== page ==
Though the position of the American College of Obstetricians and Gynecologists is that there is “no legitimate scientific information that supports the statement that a fetus experiences pain,” the law requires abortion doctors and referring physicians to inform pregnant women seeking an abortion that “pain-reducing medication” is available for their fetus. Women in Minnesota seeking an abortion must now sign a form either requesting or refusing pain-reducing medication for their unborn child.

Currently, sixteen states are following Pawlenty’s lead in Minnesota and trying to enact “fetal pain” bills. Nebraska has already enacted such a law, and similar bills have passed both legislative houses in Kansas, Oklahoma and Idaho. Indiana and Iowa have passed fetal pain bills in one chamber.

Pawlenty also never missed an opportunity to appoint strongly antichoice jurists to the Minnesota Supreme Court, appointing four judges that openly disagree with Roe v. Wade.

In 2008 he named Eric Magnuson chief justice of the court. Manguson has a long record of opposing abortion rights, and once wrote an amicus brief on behalf of an antichoice group arguing that taxpayer money shouldn’t go to abortion services.

Interestingly, National Review credits Pawlenty’s record on judges to his wife, Mary, a former judge that converted Pawlenty from Catholicism to evangelical Christianity during their courtship. “Although pro-life voters appreciated the pro-life actions of presidents Ronald Reagan, George Bush, and George W. Bush, their wives did not share their prolife perspective. Mary Pawlenty, an evangelical who attended Bethel College, is a heartfelt prolife advocate who combines a passion for the unborn with an acute political and legal mind,” noted a blog post by the editor of LifeNews.com and published on the National Review website.

Beyond these substantive measures, Pawlenty has made many symbolic overtures to the antichoice movement. He declared April 2010 “Abortion Recovery/Awareness Month” in Minnesota. His proclamation noted that “many organizations in Minnesota promote policies that reinforce a culture of life and hope,” and encouraged women who had abortions to seek their help.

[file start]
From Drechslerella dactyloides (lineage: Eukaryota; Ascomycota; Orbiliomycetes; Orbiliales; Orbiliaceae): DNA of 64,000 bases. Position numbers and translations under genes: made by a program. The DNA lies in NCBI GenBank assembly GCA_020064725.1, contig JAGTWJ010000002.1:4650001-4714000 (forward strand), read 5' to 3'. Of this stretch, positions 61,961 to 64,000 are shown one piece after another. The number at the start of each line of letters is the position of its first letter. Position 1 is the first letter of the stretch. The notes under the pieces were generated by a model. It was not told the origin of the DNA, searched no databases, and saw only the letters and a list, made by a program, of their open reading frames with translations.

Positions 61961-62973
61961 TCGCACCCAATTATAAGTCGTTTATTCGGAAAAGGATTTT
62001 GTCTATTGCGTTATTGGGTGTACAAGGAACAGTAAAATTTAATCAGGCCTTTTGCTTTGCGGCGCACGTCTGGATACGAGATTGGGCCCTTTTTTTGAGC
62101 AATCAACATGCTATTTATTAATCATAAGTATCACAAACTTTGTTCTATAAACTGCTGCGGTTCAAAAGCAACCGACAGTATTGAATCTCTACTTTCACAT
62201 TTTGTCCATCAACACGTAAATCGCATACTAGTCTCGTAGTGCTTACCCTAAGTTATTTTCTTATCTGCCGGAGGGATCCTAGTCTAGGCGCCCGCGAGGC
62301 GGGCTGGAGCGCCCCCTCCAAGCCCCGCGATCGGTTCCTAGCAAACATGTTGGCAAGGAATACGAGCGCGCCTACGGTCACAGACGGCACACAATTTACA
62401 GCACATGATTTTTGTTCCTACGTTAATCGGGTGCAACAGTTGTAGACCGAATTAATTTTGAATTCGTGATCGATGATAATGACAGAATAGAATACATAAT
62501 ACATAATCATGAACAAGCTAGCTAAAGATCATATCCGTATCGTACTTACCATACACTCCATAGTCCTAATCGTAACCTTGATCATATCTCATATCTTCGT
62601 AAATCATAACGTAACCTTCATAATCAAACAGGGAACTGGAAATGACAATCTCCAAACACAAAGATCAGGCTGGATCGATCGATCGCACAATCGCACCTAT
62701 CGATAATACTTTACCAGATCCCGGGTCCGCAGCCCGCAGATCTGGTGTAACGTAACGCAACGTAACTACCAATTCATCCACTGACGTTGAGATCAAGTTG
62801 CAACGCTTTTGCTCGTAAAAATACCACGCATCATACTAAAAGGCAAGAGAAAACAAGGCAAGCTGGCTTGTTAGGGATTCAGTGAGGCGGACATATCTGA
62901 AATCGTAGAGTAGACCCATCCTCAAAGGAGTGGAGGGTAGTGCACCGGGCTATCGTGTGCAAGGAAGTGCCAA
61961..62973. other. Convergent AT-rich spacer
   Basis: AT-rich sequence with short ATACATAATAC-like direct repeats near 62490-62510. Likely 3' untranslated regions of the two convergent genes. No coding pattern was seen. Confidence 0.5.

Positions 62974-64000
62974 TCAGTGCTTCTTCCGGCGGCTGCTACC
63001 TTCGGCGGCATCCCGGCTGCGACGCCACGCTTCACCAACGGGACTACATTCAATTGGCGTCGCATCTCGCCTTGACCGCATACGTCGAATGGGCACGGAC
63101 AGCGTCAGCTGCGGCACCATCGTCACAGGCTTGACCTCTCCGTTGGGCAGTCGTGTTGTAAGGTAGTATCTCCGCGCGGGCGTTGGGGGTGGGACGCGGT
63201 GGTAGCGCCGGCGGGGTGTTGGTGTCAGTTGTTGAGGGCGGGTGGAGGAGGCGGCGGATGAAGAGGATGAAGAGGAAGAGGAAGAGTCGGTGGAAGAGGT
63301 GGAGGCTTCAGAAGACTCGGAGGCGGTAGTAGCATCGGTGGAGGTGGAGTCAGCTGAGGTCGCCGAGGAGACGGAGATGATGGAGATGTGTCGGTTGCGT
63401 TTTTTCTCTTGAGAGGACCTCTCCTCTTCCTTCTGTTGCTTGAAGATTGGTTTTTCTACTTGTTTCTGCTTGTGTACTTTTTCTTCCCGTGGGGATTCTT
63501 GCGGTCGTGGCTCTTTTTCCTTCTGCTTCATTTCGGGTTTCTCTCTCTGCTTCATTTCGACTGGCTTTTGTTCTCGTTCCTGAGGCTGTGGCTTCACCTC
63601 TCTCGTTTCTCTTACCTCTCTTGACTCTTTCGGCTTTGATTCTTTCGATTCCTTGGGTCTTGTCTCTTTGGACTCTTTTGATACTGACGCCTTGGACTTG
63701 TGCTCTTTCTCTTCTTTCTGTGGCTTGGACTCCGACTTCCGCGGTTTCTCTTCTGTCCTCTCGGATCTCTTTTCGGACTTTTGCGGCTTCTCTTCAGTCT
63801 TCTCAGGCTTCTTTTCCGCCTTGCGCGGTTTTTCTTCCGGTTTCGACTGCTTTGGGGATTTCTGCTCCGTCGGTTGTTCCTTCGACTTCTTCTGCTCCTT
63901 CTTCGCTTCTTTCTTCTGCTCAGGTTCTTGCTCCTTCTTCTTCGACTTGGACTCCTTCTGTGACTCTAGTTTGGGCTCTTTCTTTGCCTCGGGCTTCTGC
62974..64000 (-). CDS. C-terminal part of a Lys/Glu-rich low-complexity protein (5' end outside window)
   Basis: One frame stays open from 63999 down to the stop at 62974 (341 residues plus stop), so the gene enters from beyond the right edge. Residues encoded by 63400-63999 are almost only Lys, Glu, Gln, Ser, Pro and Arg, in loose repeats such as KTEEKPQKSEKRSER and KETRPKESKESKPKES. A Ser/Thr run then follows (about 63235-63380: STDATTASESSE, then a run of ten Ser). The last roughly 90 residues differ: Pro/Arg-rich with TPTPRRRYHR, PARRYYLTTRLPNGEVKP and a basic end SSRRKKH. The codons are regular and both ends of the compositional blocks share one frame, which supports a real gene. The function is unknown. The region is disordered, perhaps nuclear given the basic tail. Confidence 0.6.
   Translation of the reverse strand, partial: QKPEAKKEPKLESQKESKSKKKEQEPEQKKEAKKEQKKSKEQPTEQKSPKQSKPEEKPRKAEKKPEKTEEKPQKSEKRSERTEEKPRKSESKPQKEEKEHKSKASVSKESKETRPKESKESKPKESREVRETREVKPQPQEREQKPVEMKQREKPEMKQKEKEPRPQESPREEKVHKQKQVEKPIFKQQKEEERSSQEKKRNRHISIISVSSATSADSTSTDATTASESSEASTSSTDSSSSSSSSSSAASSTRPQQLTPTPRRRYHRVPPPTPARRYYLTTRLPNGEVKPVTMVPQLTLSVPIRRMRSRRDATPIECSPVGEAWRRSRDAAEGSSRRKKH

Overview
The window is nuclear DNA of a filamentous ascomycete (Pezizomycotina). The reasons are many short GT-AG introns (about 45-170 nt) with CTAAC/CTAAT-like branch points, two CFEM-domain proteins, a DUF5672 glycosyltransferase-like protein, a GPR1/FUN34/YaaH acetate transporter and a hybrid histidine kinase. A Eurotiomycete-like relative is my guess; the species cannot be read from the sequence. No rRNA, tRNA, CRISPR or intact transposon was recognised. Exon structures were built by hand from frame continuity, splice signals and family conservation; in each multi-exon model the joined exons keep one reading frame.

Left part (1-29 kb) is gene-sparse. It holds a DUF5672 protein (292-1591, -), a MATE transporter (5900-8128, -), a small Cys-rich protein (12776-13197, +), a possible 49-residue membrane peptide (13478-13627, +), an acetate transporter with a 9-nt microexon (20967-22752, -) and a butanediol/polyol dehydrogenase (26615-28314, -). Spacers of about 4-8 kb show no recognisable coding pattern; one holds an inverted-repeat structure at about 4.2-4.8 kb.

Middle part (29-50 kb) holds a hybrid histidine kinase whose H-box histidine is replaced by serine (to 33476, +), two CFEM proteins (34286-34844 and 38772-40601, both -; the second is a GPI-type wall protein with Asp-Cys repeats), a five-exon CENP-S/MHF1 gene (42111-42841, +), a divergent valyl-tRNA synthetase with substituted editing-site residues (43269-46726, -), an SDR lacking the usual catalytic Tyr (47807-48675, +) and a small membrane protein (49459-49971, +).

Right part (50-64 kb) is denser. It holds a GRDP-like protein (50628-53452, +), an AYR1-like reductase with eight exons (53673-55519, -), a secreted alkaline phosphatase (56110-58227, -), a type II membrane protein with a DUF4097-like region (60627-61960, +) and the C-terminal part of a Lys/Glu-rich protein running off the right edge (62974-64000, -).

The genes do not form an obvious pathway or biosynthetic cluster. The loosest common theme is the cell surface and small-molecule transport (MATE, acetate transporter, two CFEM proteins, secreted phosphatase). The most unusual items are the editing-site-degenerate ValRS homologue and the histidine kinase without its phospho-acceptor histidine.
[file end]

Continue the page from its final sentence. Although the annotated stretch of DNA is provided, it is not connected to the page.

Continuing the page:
He also issued proclamations that darkly observed the day Roe v. Wade was decided. Speaking at an antichoice rally on the 2006 anniversary of the decision, Pawlenty said, “We have a dream today that someday soon this will not be an anniversary of sadness, but an anniversary of justice restored.”

Pawlenty didn’t always hold such radical views on a woman’s right to choose; in 1991 he told a reporter that “the abortion issue wasn’t a big deal to him.” His rightward lurch is unmistakable, however, and can be seen in several other areas of social policy, including gay rights. ThinkProgress has a report documenting Pawlenty’s “evolving homophobia,” including his recent veto of a bill that would have allowed same-sex partners to recover damages in the event of a wrongful death.

These positions will no doubt help Pawlenty among the strong evangelical base in Iowa, the caucus many think he must win in order to have a shot at the nomination. But it’s only a matter of time before the former governor will have to be more upfront about his deep opposition to a woman’s right to choose–not least because pro-choice groups don’t plan to leave him an option. “As this primary campaign evolves, we will make sure that Americans, especially independent voters who will be a deciding factor in the general election, are turned off not only by Pawlenty’s lackluster campaign style, but his extreme anti-choice positions as well,” said Ted Miller, communications director for NARAL Pro-Choice America.